Individuals with one disorder are at least twice as likely to have the other.1,4–7 Comorbid disease presents challenges in both differential diagnosis and concomitant diagnosis.8 When diseases are comorbid, the principle of diagnostic parsimony does not apply. Individuals with one disorder are more likely, not less likely, to have the other.
This is interesting, I had no idea they were comorbid. It makes sense since what occurs with a migraine, the excitation of neurons, is similar but less severe than what occurs during a seizure. Always interesting to know what is going on in your brain. I looked up because of the muscle jerks, sometimes quite violent, which I attribute to either FMS or migraines, but wish they were not there.
The third study suggests that even though migraine and epilepsy are clearly different syndromes, they both cause paroxystic neurological phenomena. The frequency of epilepsy in patients with migraine and migraine in those with epilepsy seems to be higher than expected. They both cause paroxystic neurological phenomena. The authors suggest there may be comorbidity in both conditions. ” This coexistence may be due to the episode of one, for example the aura of a migrainous attack, triggering off the other condition, that is an epileptic crisis. So, it may be that the ‘migrainous illness’ causes the ‘epileptic illness’ or the other way around. Their coexistence may be due to a risk factor which is common to both, since it has caused a cerebral lesion which is the cause of both disorders. Finally, a risk factor may have a direct effect, without requiring the intervention of an intermediate cerebral lesion to cause both migraine and epilepsy. This last possibility is particularly attractive to explain the comorbidity of migraine with an aura and genetically determined epilepsy”. (3)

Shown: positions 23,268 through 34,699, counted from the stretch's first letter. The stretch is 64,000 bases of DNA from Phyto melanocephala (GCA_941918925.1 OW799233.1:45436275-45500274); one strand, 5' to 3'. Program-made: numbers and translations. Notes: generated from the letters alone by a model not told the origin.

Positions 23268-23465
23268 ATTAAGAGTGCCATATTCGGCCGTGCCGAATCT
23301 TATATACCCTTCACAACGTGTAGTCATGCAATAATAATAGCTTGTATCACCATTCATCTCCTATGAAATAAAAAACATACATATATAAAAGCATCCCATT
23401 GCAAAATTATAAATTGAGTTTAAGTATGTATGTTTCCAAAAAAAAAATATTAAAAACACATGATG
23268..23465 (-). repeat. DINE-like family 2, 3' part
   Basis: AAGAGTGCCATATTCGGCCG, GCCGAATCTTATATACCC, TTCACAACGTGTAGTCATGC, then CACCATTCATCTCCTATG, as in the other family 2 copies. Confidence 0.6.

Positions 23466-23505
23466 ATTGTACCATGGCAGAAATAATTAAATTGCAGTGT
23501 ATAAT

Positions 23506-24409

Migraine epilepsy is very rare, but you can see how it can happen. Which means we might want to pay attention to some of those peculiar aura symptoms and how we are when we get them and violent muscle contractions.